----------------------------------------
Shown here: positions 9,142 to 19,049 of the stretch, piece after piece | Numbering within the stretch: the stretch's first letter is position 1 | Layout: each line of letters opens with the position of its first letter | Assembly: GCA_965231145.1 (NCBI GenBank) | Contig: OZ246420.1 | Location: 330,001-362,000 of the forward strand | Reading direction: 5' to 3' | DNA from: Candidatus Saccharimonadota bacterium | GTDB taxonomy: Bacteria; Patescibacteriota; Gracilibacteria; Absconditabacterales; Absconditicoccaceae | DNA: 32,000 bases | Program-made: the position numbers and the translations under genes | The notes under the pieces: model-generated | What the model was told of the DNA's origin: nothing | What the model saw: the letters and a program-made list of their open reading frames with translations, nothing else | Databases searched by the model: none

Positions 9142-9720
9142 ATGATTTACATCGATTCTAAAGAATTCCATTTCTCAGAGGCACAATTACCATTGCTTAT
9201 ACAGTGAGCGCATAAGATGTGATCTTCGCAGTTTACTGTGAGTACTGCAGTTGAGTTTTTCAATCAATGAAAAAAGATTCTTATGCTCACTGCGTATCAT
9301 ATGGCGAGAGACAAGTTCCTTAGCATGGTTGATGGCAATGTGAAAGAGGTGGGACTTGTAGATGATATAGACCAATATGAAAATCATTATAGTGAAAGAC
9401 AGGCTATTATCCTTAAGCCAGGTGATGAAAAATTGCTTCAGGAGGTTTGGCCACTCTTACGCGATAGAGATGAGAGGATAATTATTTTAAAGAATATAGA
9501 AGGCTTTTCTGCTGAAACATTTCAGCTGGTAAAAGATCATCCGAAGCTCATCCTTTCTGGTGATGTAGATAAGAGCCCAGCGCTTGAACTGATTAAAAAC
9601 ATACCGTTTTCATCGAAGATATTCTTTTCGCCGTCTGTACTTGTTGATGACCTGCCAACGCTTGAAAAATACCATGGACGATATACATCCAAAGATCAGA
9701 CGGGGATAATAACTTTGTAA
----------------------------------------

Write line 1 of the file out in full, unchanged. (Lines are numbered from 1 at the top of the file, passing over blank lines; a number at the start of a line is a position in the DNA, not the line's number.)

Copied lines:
Shown here: positions 9,142 to 19,049 of the stretch, piece after piece | Numbering within the stretch: the stretch's first letter is position 1 | Layout: each line of letters opens with the position of its first letter | Assembly: GCA_965231145.1 (NCBI GenBank) | Contig: OZ246420.1 | Location: 330,001-362,000 of the forward strand | Reading direction: 5' to 3' | DNA from: Candidatus Saccharimonadota bacterium | GTDB taxonomy: Bacteria; Patescibacteriota; Gracilibacteria; Absconditabacterales; Absconditicoccaceae | DNA: 32,000 bases | Program-made: the position numbers and the translations under genes | The notes under the pieces: model-generated | What the model was told of the DNA's origin: nothing | What the model saw: the letters and a program-made list of their open reading frames with translations, nothing else | Databases searched by the model: none